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UPDATED: 13:16, June 15, 2007
Bill for Nepali constituent assembly poll passed
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Nepali Interim Parliament Thursday univocally endorsed "the Constituent Assembly Members' Elections Bill", local newspaper The Rising Nepal reported on Friday.

The Bill adopts a mixed electoral system, 240 seats for first- past-the-post and 240 seats for proportional representation system for the upcoming Constituent Assembly election at the end of this year. The remaining 17 seats, to take the total in parliament to 497, will be nominated by the Prime Minister, as per cabinet decision.

For first-past-the-post method, voters will have to cast ballots for their preferred candidate fielded by respective political parties.

Under the proportional representation system, following enforcement of the bill, voters will have to cast ballots to a certain political party assuming the whole country as a single constituency. The parties will be allotted seats at the constituent assembly based on the total votes they poll in the countrywide elections.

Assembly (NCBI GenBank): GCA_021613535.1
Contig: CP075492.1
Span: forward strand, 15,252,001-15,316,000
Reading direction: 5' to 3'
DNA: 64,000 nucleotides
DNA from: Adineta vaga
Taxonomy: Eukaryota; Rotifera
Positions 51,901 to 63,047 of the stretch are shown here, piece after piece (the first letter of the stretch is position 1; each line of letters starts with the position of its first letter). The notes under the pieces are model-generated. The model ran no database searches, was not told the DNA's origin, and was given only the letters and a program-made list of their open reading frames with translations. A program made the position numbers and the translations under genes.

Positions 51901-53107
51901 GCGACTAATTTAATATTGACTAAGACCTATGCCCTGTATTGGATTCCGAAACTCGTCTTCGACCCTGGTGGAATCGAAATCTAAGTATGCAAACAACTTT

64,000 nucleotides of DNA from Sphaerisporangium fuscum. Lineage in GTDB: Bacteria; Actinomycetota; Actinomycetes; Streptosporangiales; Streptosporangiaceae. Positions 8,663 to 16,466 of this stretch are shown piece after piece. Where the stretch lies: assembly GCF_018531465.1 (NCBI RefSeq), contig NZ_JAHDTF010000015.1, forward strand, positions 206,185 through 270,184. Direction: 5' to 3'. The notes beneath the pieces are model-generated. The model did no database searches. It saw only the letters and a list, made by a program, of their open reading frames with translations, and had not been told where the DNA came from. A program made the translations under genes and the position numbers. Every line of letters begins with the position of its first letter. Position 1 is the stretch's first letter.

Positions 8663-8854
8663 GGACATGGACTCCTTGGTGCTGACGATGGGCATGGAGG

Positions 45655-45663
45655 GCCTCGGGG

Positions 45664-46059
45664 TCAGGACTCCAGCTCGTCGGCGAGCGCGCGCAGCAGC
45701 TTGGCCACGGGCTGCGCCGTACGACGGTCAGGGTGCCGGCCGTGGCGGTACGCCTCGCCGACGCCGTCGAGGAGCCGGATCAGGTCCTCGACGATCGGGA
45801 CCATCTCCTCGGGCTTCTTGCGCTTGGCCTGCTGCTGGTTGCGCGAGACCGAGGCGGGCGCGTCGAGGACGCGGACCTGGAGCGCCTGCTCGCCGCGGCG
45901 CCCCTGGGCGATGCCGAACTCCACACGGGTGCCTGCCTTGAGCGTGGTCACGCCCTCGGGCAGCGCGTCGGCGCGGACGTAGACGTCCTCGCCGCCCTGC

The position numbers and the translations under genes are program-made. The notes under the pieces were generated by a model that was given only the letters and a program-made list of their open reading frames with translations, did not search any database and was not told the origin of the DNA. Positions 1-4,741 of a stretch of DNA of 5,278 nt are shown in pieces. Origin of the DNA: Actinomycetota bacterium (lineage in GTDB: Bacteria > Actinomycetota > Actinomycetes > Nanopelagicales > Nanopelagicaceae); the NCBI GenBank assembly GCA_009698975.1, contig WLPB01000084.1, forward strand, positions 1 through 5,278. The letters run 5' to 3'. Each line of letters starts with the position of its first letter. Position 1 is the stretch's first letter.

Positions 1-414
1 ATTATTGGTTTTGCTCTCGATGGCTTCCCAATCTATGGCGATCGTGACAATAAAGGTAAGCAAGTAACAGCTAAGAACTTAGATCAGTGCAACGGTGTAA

The parties should present their candidates in their lists upholding the principle of proportional representation of six categories. Among the categories, women are allocated 50 percent, Madhesi 31.2 percent, Dalit (belonging to lower caste) 13 percent, indigenous and ethnic 37.8 percent, backward area 4 percent and other 30.2 percent.

However, the total percentage comes to more than 100 as some of the candidates may represent from more than one category or group.

Madhesi people are always referred to the people mainly living in south Nepal's Terai plains with Indian origin.

Acham, Kalikot, Jajarkot, Jumla, Dolpa, Bajhang, Bajura, Mugu and Humla districts are taken as left behind areas.

The enacted Bill also includes provision whereby those who occupied political positions during last year's "The People's Movement" which ended King Gyanendra's direct rule and who have been named as suppressers of "The People's movement" will be barred from taking part in the CA elections.

Source: Xinhua

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